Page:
This is a reminder that will also be shared with you over email and through Infinite Campus: Your final exam begins on Monday, June 3, and runs through Thursday, June 6. You have been given the structure and focus of this exam a few times, most notably with the end-of-year calendar attached to your end-of-year contracts, so this will only briefly review what to expect:
- Each day, you will be given set of passages to read. These texts may be prose or poetry.
- After you’ve read the passages, you will answer a series of multiple-choice questions on the passages. These questions will cover main ideas, literary elements and techniques, and inference.
Remember that you’ve been practicing indirectly for this exam since September; all of the close reading and critical thinking we’ve done has inculcated the skills you’ll need. In addition, you should have been practicing more directly for the last month, because the Castle Learning exercises assigned to you function as both Regents Exam prep and prep for our final exam.
That’s not enough, however. You were given at the beginning of this week a last assignment to help you practice and prepare for Monday: another set of Castle Learning exercises on critical reading. Complete this last set of eight exercises before Monday’s exam, and you should be more than prepared for the week. This is also an assignment for Q4, so you’ll be rewarded twice for your hard work.
Note that if you are prepared, you will probably also have time from Monday through Thursday to work on your other end-of-year assignments in class, including an optional critical lens revision, the optional research-driven revision, the online adversarial, and a practice Regents Exam (which will be assigned next week). Otherwise, you’ll be finishing your final exam in class and completing these other assignments as homework.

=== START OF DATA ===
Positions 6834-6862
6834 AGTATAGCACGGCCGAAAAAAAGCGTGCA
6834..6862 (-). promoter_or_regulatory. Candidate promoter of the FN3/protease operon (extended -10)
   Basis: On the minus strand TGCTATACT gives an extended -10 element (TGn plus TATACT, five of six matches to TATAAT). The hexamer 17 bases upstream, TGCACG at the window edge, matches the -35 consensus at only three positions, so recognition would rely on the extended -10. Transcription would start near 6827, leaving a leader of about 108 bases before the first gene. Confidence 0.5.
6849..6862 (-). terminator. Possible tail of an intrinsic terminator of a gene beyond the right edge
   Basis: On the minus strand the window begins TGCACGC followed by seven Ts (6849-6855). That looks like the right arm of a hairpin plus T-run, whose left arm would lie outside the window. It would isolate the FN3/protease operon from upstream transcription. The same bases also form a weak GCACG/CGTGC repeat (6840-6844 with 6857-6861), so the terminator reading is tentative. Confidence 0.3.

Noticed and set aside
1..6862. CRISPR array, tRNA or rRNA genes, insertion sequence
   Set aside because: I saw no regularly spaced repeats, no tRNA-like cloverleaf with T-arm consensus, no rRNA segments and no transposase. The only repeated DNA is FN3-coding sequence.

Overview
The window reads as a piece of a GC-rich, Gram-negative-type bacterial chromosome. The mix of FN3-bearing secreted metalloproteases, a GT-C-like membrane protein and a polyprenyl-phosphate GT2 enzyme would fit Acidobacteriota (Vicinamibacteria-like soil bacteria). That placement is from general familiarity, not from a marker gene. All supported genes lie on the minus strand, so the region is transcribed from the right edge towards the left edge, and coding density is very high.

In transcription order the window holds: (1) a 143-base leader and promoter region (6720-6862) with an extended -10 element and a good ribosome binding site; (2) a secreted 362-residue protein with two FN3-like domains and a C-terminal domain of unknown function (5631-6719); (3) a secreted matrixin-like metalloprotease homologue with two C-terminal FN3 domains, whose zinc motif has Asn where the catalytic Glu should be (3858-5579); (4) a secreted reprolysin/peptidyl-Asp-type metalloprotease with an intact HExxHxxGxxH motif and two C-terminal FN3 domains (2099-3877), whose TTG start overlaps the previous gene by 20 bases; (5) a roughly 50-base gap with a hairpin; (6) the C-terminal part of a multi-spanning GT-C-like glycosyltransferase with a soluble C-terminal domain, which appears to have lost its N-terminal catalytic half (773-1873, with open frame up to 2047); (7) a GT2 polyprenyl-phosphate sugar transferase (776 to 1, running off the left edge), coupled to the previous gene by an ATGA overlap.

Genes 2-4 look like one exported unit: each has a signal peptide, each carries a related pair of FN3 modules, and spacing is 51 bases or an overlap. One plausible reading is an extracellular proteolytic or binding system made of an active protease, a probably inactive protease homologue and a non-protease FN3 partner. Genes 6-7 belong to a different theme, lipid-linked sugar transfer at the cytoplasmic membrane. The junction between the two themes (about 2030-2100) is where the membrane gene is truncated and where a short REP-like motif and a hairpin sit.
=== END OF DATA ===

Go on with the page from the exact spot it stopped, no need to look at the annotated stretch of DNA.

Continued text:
Send me an email with any questions or concerns, and good luck.
Below is a link to the prompt and outline distributed in class on Tuesday, May 7. It details what is due by May 20, when you will begin submitting these essays. A copy has been emailed to you and shared on Google Drive, as well.
We will look at these instructions together, but the onus for the actual response is on you. You must create a plan and execute it. You may work together, and you should work with me when necessary; conferences, including email, are essential to this sort of inquiry-based learning.
Due date: Finish your book by Thursday, May 23. We will begin to work with them on that day.
By now, you’ve had a pair of lessons devoted to discussing and choosing a book to read during the fourth quarter. You’ve heard from your peers, gotten feedback from me, and begun the proposal process. This post is a chance to earn more points toward our current adversarial by posting your proposals and responding to your classmates.
First, a quick rundown:
- You will commit to reading a book of your choice this quarter.
- Your choice must be approved by me.
- You’ll submit a proposal by 4/24.
- The due date will be set once all proposals are approved.
- You will write a reader-response essay after finishing your book.
Second, a few lengthier guidelines:
Toward the end of the year, in mid-June, you will take the New York State Comprehensive English Regents Examination. You must pass this test to graduate. If you would like to see what the test might look like, check here. If you would like to know what I think of the test, check here. This post assumes that your real interest is in passing.
You’ll prepare for this exam while practicing the sort of independent and student-driven learning we actually believe in. To do this, we need Castle Learning. The assignment parameters and schedule are below; check them over, speak to me, and begin.